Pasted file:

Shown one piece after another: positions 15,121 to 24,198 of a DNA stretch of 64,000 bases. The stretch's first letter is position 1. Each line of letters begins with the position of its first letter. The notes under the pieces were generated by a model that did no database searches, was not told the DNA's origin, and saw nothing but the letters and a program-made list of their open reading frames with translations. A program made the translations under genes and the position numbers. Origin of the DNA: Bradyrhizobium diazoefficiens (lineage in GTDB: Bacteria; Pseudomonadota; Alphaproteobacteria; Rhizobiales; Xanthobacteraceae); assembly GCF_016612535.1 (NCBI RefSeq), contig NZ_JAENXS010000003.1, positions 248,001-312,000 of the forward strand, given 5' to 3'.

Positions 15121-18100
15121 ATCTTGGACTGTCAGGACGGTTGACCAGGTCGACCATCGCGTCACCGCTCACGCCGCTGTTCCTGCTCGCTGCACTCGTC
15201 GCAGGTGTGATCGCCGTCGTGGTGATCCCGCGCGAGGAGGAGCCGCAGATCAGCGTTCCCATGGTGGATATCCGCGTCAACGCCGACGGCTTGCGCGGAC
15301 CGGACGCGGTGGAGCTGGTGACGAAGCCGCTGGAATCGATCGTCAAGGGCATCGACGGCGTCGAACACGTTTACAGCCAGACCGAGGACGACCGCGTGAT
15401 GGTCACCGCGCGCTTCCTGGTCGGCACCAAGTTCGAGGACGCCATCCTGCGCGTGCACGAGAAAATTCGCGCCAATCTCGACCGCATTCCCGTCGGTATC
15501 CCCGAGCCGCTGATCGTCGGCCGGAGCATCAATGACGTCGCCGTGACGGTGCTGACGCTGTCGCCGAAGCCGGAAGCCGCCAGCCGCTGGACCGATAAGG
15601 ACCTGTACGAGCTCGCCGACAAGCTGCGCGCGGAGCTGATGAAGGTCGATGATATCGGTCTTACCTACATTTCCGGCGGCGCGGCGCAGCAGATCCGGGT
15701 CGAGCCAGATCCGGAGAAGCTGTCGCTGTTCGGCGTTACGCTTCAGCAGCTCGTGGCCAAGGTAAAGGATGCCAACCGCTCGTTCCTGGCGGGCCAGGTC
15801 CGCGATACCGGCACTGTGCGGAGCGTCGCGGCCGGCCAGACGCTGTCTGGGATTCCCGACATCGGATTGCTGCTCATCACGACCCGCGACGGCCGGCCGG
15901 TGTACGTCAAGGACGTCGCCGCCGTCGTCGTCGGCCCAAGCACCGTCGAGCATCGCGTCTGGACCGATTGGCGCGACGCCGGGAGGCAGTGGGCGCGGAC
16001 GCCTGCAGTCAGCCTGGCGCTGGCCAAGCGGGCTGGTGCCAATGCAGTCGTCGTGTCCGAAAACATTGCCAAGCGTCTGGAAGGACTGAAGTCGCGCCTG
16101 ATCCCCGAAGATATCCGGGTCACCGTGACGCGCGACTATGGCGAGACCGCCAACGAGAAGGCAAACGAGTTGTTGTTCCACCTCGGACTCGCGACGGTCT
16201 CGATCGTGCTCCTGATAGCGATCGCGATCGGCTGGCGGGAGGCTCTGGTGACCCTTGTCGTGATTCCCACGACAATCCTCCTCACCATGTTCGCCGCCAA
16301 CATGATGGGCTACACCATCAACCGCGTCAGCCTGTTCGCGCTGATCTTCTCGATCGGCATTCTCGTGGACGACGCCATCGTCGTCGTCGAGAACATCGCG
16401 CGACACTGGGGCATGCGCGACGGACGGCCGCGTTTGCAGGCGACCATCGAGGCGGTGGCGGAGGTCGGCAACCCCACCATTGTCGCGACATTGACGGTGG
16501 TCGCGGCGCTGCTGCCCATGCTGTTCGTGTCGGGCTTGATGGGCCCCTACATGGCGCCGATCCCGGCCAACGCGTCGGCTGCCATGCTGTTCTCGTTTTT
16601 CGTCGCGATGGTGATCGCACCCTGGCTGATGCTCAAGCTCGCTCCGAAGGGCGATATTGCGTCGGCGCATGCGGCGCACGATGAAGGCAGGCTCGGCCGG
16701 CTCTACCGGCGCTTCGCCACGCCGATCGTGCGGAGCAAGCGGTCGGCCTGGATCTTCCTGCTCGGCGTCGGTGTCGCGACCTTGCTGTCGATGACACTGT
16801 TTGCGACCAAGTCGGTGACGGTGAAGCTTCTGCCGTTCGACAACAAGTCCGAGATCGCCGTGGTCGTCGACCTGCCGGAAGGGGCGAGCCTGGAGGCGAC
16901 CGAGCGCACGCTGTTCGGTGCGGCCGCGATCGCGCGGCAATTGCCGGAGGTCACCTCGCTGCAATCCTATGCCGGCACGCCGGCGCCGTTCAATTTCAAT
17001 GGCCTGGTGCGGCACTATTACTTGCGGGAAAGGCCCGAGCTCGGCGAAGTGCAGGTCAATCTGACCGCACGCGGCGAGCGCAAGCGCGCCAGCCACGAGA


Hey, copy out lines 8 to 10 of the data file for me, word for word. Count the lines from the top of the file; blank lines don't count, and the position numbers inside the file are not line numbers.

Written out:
15601 ACCTGTACGAGCTCGCCGACAAGCTGCGCGCGGAGCTGATGAAGGTCGATGATATCGGTCTTACCTACATTTCCGGCGGCGCGGCGCAGCAGATCCGGGT
15701 CGAGCCAGATCCGGAGAAGCTGTCGCTGTTCGGCGTTACGCTTCAGCAGCTCGTGGCCAAGGTAAAGGATGCCAACCGCTCGTTCCTGGCGGGCCAGGTC
15801 CGCGATACCGGCACTGTGCGGAGCGTCGCGGCCGGCCAGACGCTGTCTGGGATTCCCGACATCGGATTGCTGCTCATCACGACCCGCGACGGCCGGCCGG